CCJ postpones final orders in Guyana election case

The Caribbean Court of Jus­tice (CCJ) has post­poned its rul­ing on the fi­nal or­ders re­lat­ed to its de­ci­sion to up­hold the pas­sage of a no-con­fi­dence mo­tion by Guyana’s Na­tion­al As­sem­bly in De­cem­ber, last year.

Lawyers rep­re­sent­ing Guyana’s Gov­ern­ment and Op­po­si­tion were ex­pect­ed to present to their views on what should tran­spire based on last week’s judge­ment at the CCJ’s head­quar­ters at Hen­ry Street in Port-of-Spain, on Mon­day af­ter­noon.

How­ev­er, when the case was called by CCJ Pres­i­dent Adri­an Saun­ders and his col­leagues, they in­di­cat­ed that the par­ties did not meet and had not come to a con­sen­sus on when a gen­er­al elec­tion should be called.

While Saun­ders ex­pressed dis­ap­point­ment over the lack of progress, he ex­pressed hope that the is­sue could be re­solved be­fore he and his col­leagues seek to re­solve the is­sue, based on the par­ties’ writ­ten sub­mis­sion, on Ju­ly 12.

“I am hope­ful that if and when the par­ties meet, they can form some con­sen­sus on the way for­ward,” Saun­ders said.

Pre­sent­ing sub­mis­sions on be­half of the Guyana Elec­tions Com­mis­sion (GECOM), Se­nior Coun­sel Stan­ley Mar­cus claimed that his clients would on­ly be able to fa­cil­i­tate an elec­tion af­ter De­cem­ber 25 as it was cur­rent­ly in the process of com­pil­ing a new list of vot­ers.

Lawyers rep­re­sent­ing Guyana’s At­tor­ney Gen­er­al Basil Williams sub­mit­ted that the court should not in­fringe on the coun­try’s Con­sti­tu­tion by grant­i­ng an or­der com­pelling Pres­i­dent David Granger to dis­solve Par­lia­ment and set a date for an elec­tion. They sub­mit­ted that the elec­tion should on­ly be called based on GECOM’s readi­ness to fa­cil­i­tate it.

Se­nior Coun­sel Dou­glas Mendes, who is rep­re­sent­ing the coun­try’s Op­po­si­tion Leader Bhar­rat Jagdeo, sub­mit­ted that the part of the Con­sti­tu­tion which re­quires an elec­tion with­in three months of a suc­cess­ful no-con­fi­dence vote should be strict­ly fol­lowed. Granger has reached out to Jagdeo for talks but no date has yet been fixed.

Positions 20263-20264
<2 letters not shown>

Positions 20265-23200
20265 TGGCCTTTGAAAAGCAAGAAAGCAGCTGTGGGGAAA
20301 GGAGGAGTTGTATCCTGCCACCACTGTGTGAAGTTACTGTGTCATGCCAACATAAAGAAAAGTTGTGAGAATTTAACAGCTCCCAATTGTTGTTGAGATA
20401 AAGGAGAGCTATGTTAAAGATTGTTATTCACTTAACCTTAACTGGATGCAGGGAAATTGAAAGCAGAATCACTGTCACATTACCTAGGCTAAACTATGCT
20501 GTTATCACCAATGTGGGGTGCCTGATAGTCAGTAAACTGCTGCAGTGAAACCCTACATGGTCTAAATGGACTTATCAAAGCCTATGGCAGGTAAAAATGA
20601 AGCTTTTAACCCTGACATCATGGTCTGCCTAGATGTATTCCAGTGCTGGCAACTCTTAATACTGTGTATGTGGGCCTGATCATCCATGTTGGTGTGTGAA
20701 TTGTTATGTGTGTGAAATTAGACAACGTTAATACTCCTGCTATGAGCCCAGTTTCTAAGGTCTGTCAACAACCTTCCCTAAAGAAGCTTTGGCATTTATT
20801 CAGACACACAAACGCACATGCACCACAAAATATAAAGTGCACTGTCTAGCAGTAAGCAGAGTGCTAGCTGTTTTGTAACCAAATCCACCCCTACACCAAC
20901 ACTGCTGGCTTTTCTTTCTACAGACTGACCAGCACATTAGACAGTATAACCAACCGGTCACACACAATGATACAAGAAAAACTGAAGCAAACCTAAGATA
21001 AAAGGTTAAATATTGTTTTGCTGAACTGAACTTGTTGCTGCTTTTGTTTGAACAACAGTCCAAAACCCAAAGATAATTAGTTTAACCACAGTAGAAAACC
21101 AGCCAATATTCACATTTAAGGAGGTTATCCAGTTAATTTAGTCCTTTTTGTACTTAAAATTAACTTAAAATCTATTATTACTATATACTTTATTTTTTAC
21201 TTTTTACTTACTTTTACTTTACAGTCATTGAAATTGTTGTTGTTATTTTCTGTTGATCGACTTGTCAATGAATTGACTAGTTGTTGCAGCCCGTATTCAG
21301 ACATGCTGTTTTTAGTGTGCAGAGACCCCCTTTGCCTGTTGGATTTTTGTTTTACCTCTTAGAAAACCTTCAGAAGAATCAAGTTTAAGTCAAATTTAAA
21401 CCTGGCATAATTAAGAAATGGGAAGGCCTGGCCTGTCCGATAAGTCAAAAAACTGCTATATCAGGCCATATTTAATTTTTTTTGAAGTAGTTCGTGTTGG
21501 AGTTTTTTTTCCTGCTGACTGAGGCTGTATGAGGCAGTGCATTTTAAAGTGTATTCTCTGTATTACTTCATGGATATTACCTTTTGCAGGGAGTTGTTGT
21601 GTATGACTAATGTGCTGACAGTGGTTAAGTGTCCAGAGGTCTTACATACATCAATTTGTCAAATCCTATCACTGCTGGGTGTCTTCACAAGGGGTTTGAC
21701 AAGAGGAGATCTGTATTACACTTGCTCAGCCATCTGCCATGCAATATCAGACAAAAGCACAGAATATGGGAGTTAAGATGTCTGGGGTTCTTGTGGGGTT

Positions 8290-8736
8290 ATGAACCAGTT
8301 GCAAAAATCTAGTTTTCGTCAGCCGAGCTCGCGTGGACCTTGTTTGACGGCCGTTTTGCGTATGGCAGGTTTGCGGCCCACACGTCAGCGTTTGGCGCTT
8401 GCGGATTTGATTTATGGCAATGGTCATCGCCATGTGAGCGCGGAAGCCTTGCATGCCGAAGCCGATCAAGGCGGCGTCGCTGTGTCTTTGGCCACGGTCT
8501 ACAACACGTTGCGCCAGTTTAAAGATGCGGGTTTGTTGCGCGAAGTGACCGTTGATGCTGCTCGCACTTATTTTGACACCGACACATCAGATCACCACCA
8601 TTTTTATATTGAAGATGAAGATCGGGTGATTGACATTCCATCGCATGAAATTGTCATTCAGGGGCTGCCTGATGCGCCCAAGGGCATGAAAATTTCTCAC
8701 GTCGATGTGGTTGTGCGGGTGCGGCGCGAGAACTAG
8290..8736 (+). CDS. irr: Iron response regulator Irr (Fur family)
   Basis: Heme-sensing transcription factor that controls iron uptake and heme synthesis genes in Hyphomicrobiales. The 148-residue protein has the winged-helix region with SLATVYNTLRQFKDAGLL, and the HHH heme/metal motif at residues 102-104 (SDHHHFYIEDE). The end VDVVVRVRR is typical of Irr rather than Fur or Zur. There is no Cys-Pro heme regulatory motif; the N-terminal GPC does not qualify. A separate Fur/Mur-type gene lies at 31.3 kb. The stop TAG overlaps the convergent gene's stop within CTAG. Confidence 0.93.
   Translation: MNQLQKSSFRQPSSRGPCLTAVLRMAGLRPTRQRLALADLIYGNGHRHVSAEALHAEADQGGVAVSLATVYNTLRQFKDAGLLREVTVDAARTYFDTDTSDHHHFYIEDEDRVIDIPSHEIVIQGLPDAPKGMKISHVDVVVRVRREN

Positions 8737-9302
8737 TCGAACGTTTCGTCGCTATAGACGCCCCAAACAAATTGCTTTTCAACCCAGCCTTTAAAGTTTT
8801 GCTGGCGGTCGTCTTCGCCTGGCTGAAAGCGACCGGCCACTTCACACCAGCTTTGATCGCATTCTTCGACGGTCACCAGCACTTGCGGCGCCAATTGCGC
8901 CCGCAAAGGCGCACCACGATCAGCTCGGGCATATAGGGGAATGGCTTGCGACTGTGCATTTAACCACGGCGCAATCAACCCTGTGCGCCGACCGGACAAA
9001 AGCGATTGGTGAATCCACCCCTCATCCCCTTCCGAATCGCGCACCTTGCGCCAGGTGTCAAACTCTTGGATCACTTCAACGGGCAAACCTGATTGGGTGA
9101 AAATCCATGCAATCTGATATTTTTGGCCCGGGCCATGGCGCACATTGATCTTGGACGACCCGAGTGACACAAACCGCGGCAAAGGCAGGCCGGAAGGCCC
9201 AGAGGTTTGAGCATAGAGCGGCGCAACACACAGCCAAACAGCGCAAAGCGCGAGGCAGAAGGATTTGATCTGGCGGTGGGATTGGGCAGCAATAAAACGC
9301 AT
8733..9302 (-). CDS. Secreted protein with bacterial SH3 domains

Mendes al­so sug­gest­ed that GECOM was en­ti­tled to use the most re­cent list of vot­ers, pre­pared in Oc­to­ber, last year, and make amend­ments to it in or­der to fa­cil­i­tate the poll.

In its judge­ment, the CCJ ap­proved the ap­peal, in which Jagdeo, oust­ed gov­ern­ment mem­ber Char­ran­das Per­saud and so­cial ac­tivist Christo­pher Ram chal­lenged the de­ci­sion of Guyana’s Court of Ap­peal to strike down the con­tro­ver­sial mo­tion, which was passed by a slim 33 to 32 ma­jor­i­ty.

The judges sug­gest­ed that the Ap­peal Court got it wrong when it stat­ed that the for­mu­la for cal­cu­lat­ing the ma­jor­i­ty for the mo­tion was di­vid­ing the num­ber of as­sem­bly mem­bers by two, round­ing off and adding one.

They stat­ed a sim­ple ma­jor­i­ty, as was tak­en last year, was all that was re­quired as the as­sem­bly has an odd num­ber of mem­bers.

The CCJ fur­ther ruled that Ar­ti­cle 156 of Guyana’s Con­sti­tu­tion, which re­quires as­sem­bly mem­bers to in­di­cate if they wish to vote against their par­ty and be re­moved a re­sult, was not ap­plic­a­ble in a no-con­fi­dence vote.

The court stat­ed that as­sem­bly mem­bers were al­lowed to vote against their par­ty even if it meant them be­ing re­moved af­ter­wards.

The court al­so re­ject­ed ar­gu­ments from Williams and po­lit­i­cal ac­tivist Comp­ton Reid over whether Per­saud’s vote should al­so be in­val­i­dat­ed as he had dual cit­i­zen­ship with Cana­da.

The judges stat­ed that Per­saud’s po­si­tion in the as­sem­bly could have on­ly been chal­lenged in an elec­tion pe­ti­tion brought with­in 28 days of when he was elect­ed in 2015.

The CCJ was al­so asked to con­sid­er a sep­a­rate ap­peal from Op­po­si­tion MP Mustapha Zul­fikar, who chal­lenged Granger’s ap­point­ment of re­tired Judge James Pat­ter­son as chair­man of the GECOM.

The court ruled that Granger failed to give suf­fi­cient and com­pelling rea­sons for re­ject­ing 18 can­di­dates put for­ward by Jagdeo, be­fore he went ahead to ap­point Pat­ter­son in Oc­to­ber 2017.

“The giv­ing of rea­sons by the Pres­i­dent will en­sure trans­paren­cy and ac­count­abil­i­ty to the peo­ple, avoid uni­lat­er­al­ism and ar­bi­trari­ness, and en­gen­der pub­lic trust and con­fi­dence in the Elec­tions Com­mis­sion,” the judges said.